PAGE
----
Zoning’s Hidden Keys to the Urban Treasure Map
By Narendra Srivatsa
A map of the United States reveals lines both straight (think Colorado) and crooked (New Jersey) that divide the states and describe their borders. The straight lines unerringly have been drawn by the hands of a surveyor or lawmaker; curves and squiggles tend to be outlines of rivers and coastlines, the borders decided by the hand of nature.
In the same ways, zones in cities separate residences from industries and businesses and tend to be an unpredictable combination of straight and squiggly lines of both deliberate planning and happenstance. But every line still carries meaning. Unlike state borders that may be set in stone, urban zoning can shift — and often suddenly — to reflect changes in demographics, redevelopment strategy, political leadership, or other emerging realities. In those unexpected revisions, zoning maps can often be redrawn to introduce tangible opportunities for investors and developers that previously could only be imagined.
If looking through the right lens, an investor may be facing a map of hidden treasures. But how best to read that map? Without insider information or close watch of a given zone, it’s not very practical to try to predict proposals for rezoning. At the time of a commercial real estate sale, attorneys routinely use zoning reports for due diligence and as a relatively straightforward tool in legal compliance, and often not much more. Yet that practice vastly undervalues the importance and usefulness of a report’s information. For investors, a zoning analysis can be a leading predictor of value, because a zoning change can often signal an approaching market shift or a region’s growth potential six months or more ahead of time.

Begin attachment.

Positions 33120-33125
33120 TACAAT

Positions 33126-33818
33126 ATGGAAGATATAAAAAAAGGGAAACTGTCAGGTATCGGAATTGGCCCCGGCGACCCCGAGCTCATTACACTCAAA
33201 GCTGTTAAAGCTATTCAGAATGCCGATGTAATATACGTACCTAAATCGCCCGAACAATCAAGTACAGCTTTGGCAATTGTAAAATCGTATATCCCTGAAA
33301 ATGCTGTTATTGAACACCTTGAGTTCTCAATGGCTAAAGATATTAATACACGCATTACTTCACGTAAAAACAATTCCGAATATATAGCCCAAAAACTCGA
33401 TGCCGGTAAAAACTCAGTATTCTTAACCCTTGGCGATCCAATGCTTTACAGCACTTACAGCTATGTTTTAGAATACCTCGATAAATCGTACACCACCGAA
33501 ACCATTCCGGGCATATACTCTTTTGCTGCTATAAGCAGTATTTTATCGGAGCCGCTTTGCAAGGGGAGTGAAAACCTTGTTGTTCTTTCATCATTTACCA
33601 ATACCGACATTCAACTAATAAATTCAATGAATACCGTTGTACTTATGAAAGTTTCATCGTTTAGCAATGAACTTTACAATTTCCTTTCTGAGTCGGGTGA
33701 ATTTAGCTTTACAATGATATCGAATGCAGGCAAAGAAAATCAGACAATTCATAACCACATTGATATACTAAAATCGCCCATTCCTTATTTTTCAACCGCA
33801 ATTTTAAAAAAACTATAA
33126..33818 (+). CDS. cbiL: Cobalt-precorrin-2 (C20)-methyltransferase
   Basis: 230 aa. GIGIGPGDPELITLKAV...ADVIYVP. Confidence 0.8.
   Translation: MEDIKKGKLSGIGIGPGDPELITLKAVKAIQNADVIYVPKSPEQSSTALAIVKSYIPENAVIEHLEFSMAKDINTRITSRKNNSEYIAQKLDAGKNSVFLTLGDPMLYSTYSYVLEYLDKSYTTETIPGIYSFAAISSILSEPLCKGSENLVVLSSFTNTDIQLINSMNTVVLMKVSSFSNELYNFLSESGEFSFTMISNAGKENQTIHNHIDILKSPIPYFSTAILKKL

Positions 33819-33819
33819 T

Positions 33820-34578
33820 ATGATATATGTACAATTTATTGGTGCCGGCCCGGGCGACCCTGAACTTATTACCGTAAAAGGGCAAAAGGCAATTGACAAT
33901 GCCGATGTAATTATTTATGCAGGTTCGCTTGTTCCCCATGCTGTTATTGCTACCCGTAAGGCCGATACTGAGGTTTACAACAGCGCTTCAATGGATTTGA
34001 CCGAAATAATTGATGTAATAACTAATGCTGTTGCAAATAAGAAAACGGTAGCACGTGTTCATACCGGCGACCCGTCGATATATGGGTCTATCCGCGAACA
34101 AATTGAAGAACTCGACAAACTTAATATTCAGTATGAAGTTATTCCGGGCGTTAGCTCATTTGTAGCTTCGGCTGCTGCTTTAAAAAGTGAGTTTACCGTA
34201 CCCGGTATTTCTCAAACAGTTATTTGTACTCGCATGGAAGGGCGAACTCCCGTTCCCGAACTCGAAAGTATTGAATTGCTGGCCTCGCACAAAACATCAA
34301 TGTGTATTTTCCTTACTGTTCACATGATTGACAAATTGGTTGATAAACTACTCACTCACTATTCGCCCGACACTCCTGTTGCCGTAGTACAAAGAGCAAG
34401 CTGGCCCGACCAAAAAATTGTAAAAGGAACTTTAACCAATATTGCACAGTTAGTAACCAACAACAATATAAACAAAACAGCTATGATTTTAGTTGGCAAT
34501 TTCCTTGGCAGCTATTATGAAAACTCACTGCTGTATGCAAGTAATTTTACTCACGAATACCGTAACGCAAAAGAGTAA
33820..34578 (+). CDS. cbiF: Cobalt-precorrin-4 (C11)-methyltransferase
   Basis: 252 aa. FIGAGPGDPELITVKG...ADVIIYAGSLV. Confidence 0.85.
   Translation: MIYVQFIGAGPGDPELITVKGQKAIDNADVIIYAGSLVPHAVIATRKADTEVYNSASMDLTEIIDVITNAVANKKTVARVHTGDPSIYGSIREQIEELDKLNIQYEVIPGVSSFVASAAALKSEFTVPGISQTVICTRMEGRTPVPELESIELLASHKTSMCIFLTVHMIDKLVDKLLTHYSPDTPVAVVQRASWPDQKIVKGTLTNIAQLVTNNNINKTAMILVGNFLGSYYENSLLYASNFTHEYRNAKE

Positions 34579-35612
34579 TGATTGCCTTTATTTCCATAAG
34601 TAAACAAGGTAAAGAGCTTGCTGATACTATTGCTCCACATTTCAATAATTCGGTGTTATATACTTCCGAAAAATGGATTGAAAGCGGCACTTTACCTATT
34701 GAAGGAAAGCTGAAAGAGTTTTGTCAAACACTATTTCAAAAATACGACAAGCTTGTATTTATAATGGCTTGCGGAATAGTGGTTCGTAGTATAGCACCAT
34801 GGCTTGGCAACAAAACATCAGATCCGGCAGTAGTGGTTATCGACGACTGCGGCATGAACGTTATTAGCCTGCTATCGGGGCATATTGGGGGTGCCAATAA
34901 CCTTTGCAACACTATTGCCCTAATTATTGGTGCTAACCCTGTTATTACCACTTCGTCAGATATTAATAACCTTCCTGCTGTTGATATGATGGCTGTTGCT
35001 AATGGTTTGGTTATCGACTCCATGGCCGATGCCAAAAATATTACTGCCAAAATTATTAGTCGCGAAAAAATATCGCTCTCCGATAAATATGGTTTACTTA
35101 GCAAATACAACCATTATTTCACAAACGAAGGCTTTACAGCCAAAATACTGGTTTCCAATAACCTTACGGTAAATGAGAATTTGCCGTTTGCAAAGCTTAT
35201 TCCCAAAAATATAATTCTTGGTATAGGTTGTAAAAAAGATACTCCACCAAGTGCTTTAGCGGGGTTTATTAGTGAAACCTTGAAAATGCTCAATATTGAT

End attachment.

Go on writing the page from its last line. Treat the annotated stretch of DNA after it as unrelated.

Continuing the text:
New zoning rules can change market conditions, create submarkets, and affect areas not subject directly to the new rules. Understanding the details can potentially help anticipate risks and opportunities associated with growing markets, saturated markets, and alternative uses. That’s how advantages in the competitive real estate market are often derived. Straightforward as they may be, the reports can prove to be a highly cost-effective element of a transaction, since they’re among the cheaper tools available when compared with property condition assessments, appraisals, and title reports. Zoning analysis done early has the potential to help avoid these transactional costs and provide insight useful in negotiating prices.
Zoning as Early Warning
Expansion of commercial zones is frequently a strong indicator of economic growth, often leading to higher employment and a vibrant outlook for an area. For investors in the right property sector, returns can be tremendous. For example, if a large office building comes in as part of a zoning expansion next to a multifamily complex, the complex can likely achieve higher rental income and fill its vacancies. But if a poorly maintained property is located near a new multifamily complex, the rezoning can lead to lower rents for the older units and harm investment.